When you select the exact beverage you want from the touchscreen menu, the machine grinds the precise amount of espresso you need. The touchscreen even has tutorials that walk you through every step and provide images for visual learners. Side-by-side portafilters can brew two shots simultaneously, and the milk frother customizes the texture of the milk for the drink you've selected. That means the days of scalding and burning milk as you attempt to froth it perfectly won't ever be part of your learning curve for making espresso drinks.

This machine is more expensive than our favorite Breville model because it does a lot of the work for you. That's perfect for anyone who wants coffee shop drinks at home without having to invest many hours in the trial and error of learning a new skill.

Price at time of publish: $1,100

  • Dimensions: 12.5 x 12 x 16 inches
  • Wattage: 1680 watts
  • Water Tank Capacity: 68 ounces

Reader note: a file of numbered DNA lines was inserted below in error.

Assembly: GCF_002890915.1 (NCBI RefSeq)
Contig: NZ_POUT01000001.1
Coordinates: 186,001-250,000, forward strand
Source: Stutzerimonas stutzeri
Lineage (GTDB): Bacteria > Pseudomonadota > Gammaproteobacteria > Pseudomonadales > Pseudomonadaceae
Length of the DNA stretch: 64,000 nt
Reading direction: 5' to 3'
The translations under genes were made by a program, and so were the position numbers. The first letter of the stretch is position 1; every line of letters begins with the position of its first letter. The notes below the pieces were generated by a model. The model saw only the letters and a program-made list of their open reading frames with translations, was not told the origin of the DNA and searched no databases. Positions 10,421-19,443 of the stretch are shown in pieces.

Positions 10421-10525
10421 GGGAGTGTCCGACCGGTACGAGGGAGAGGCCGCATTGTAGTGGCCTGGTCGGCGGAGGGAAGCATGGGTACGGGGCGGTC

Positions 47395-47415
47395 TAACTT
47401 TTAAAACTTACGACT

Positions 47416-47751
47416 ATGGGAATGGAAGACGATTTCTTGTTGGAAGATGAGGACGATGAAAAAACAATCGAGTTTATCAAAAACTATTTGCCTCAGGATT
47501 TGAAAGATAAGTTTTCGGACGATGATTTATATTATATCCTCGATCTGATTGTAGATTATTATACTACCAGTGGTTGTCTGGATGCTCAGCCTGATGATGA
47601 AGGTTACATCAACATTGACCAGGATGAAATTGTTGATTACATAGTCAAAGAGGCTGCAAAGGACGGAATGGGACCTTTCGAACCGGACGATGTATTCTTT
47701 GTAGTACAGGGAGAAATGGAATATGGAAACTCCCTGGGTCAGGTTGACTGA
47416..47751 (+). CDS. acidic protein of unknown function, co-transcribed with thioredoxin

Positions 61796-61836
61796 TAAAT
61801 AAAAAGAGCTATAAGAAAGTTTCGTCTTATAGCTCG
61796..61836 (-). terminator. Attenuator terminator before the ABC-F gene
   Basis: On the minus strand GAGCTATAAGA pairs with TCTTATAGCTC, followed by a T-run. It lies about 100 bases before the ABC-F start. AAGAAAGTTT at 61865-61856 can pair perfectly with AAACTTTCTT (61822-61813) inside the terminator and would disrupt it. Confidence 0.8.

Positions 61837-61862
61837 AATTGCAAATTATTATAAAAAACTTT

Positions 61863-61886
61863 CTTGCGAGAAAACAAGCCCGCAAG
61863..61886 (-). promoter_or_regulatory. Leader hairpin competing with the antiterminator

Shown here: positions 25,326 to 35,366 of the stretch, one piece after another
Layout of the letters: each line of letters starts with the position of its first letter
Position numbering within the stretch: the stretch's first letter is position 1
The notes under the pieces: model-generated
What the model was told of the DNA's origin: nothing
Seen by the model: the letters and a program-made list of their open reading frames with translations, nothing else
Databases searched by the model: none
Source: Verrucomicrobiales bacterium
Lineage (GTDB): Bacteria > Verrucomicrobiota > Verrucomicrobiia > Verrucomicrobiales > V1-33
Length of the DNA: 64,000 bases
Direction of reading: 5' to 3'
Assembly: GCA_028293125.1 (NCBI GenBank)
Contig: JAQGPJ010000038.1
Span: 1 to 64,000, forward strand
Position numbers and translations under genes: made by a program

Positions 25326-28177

• Frother: Yes
  • Pressure: 9 bars

Best With Grinder

Calphalon Temp IQ Espresso Machine with Grinder

Calphalon Temp IQ Espresso Machine with Grinder


Pros: This machine has 30 adjustable grind settings and a 95-ounce water reservoir.

Cons: The placement of the steaming wand can make it difficult to froth milk.

This Calphalon espresso machine offers a great variety of features, including its conical burr mill grinder that has 30 different grind settings. That means you'll be able to customize your brew to precisely the best setting for the beans you're using. A machine with a grinder included is Patterson's preference. "I highly recommend whole beans versus ground — coffee quality and flavor decline quickly once ground," he says, and he clarifies that not just any grinder will do. "You need a grinder that can grind finely enough for espresso," he tells us, which is just what the grinder on the Calphalon machine was designed for.

You can pull espresso manually or choose the single- or double-shot option. We appreciate the PID temperature control that works to ensure even heating throughout the process, which will result in a balanced shot. A cup-warming tray is an unusual feature and is a game changer for anyone who hates how quickly their drink cools down.